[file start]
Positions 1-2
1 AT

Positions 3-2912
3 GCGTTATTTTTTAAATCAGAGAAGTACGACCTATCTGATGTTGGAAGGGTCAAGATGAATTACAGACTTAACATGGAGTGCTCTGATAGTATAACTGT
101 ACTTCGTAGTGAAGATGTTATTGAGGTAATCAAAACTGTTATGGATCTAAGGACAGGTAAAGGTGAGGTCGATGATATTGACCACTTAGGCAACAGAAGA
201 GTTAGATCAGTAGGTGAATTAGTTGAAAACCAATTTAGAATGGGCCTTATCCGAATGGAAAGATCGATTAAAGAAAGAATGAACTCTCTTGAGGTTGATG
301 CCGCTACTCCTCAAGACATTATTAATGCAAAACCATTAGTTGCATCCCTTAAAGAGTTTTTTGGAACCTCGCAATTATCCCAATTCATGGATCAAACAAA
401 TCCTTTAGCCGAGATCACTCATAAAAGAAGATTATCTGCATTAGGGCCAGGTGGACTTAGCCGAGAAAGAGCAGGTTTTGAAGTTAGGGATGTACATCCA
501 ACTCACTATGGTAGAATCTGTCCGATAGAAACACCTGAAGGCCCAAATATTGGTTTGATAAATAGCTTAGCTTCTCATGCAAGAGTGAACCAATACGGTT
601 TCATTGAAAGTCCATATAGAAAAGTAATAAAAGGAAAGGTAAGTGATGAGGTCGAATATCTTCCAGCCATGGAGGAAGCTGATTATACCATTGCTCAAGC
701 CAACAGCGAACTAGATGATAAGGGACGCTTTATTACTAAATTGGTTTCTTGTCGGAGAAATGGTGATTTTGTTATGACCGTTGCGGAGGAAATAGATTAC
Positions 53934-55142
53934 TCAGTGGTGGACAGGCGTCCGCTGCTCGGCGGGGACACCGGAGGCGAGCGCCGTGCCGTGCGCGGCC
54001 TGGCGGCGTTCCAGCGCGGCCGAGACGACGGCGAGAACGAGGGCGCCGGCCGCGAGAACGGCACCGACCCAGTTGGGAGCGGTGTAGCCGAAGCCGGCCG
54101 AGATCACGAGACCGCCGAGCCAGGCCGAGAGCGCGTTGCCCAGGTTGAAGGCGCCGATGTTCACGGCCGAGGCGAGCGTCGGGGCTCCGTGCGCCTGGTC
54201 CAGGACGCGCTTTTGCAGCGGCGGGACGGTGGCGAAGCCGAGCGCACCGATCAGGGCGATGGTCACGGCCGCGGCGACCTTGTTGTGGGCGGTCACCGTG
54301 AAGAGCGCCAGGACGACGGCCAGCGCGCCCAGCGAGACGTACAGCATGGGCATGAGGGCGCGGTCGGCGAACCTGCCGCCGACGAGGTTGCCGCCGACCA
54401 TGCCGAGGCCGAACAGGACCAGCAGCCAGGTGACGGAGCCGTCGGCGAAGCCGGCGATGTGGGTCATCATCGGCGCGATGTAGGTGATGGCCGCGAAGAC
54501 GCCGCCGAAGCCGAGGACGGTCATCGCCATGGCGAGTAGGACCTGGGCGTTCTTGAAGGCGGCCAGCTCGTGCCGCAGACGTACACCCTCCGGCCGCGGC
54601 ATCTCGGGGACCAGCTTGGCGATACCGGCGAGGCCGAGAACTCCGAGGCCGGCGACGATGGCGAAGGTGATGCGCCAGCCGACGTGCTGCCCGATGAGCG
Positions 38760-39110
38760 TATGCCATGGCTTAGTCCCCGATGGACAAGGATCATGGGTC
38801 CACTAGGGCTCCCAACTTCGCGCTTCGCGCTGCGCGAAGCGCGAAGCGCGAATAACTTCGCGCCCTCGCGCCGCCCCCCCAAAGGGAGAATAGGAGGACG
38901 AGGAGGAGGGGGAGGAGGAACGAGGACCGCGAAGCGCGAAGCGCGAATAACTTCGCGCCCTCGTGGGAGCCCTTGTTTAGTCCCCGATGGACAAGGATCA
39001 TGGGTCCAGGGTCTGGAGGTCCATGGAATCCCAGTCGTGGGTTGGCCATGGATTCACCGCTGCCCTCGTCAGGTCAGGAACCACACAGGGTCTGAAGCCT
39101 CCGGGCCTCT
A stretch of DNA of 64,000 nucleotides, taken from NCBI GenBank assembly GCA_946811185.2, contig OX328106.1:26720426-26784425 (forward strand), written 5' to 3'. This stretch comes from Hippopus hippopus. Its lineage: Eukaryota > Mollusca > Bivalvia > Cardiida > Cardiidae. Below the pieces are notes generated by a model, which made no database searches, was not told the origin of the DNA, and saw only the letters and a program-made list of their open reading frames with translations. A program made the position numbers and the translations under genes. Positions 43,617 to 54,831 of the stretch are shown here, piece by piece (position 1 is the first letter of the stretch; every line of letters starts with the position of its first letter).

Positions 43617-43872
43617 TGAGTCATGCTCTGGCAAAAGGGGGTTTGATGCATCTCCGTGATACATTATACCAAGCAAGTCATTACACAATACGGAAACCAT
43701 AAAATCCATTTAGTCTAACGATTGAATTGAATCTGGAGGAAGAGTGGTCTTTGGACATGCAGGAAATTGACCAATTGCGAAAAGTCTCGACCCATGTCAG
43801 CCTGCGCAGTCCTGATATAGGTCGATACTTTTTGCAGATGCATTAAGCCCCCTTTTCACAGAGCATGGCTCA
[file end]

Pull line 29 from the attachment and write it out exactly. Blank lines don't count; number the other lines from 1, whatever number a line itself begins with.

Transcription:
43617 TGAGTCATGCTCTGGCAAAAGGGGGTTTGATGCATCTCCGTGATACATTATACCAAGCAAGTCATTACACAATACGGAAACCAT